A patient-focused perspective on two highly complex and stigmatized brain diseases.
In this effective demystification of dementia and Alzheimer’s disease, physician and bioethicist Powell (Psychiatry and Bioethics/Albert Einstein Coll. of Medicine) reframes two debilitating cognitive disorders. She recounts her medical school years studying brain pathology, a field that has been drastically revised and improved over the decades, though definitive disease cures remain elusive. Her illuminating history of Alzheimer’s disease and its legacy of treatments and policies features the German psychiatrist who identified the malady and Solomon Fuller, a black pathologist who contributed groundbreaking brain-mapping dementia studies in the early 20th century. Deinstitutionalization and assisted living facility costs refocused government attention back onto mental illness and the elderly, rebranding it as a priority just as Ronald Reagan was diagnosed with Alzheimer’s in 1994. Powell smoothly moves through the advent of palliative drugs and the much-argued hypotheses of amyloid plaque accumulation as well as the debate over preventative PET scans. There is progress being made, she observes, and optimistic statistics show the numbers of older people with dementia decreasing, yet the stakes and costs remain high to find a cure. Powell profiles a geriatrician who discusses the ethical, emotional, and financial dilemmas facing loved ones of dementia patients, and she looks at the caregiving decisions that plague families. As someone who regularly participates in research studies, the author holds a great personal (and congenital) stake in her subject matter. Her “medical training,” she writes, “never prepared me to address the challenges of dementia that I faced as a daughter and granddaughter,” and her warm advice to readers on effective dementia care is useful and proactively delivered. In a touching conclusion, Powell discusses her imagined requests at the final stages of her life when feeding tubes and emergency room visits are forbidden in favor of daily pain management. Throughout this insightful book, the author addresses the issues facing dementia victims and their caregivers with the kind of compassion and dignity everyone deserves at the end of life.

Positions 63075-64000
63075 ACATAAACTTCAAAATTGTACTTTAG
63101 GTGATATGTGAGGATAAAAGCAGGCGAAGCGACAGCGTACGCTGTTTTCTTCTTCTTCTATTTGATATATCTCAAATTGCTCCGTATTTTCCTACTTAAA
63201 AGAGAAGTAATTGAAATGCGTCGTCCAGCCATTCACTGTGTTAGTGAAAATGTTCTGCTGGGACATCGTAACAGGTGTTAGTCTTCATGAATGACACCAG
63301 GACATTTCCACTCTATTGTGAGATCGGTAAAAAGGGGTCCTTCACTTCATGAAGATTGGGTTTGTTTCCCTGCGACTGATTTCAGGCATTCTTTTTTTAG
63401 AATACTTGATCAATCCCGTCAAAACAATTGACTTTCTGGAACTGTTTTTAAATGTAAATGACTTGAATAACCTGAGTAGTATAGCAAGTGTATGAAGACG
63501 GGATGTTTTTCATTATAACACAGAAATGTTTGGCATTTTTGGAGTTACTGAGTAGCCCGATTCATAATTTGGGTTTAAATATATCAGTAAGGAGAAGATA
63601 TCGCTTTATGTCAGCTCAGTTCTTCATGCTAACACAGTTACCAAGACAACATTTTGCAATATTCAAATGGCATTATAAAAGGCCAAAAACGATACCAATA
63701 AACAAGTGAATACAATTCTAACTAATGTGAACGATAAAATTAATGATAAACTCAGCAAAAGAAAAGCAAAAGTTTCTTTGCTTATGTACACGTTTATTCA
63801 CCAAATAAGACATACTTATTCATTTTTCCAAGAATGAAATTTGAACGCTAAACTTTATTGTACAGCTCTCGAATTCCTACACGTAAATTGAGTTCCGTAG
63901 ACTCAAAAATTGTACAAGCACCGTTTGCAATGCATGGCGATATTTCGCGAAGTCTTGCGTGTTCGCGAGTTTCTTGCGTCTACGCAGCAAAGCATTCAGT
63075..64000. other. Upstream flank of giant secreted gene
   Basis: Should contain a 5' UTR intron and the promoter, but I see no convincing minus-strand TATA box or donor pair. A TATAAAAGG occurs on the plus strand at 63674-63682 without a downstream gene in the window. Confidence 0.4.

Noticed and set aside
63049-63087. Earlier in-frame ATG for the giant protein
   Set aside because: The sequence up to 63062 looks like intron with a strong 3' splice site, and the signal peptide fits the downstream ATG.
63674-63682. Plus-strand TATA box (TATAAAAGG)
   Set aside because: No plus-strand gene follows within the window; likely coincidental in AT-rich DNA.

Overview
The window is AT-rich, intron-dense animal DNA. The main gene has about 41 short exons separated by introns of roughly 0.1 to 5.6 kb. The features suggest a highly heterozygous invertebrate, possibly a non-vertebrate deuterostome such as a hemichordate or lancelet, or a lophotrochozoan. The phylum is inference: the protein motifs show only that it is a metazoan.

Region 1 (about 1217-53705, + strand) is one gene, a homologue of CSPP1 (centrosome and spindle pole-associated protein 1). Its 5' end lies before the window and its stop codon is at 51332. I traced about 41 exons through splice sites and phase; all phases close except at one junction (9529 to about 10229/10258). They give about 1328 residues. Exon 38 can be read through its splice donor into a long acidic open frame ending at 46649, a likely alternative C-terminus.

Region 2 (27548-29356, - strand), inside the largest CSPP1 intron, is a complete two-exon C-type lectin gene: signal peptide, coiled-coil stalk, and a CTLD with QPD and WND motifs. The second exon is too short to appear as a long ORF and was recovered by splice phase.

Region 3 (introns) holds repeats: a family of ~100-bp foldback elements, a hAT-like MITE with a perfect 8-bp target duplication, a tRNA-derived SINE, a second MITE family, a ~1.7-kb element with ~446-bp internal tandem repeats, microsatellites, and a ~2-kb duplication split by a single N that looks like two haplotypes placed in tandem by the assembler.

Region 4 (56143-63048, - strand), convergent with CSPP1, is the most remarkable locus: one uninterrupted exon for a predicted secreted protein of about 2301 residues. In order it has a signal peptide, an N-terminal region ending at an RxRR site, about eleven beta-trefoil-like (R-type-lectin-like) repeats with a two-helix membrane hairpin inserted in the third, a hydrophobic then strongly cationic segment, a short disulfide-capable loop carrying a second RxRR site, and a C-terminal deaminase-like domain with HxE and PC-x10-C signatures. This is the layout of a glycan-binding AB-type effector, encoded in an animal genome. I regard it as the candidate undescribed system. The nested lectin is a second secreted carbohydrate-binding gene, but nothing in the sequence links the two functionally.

A potent hybrid of medical history/journal and memoir.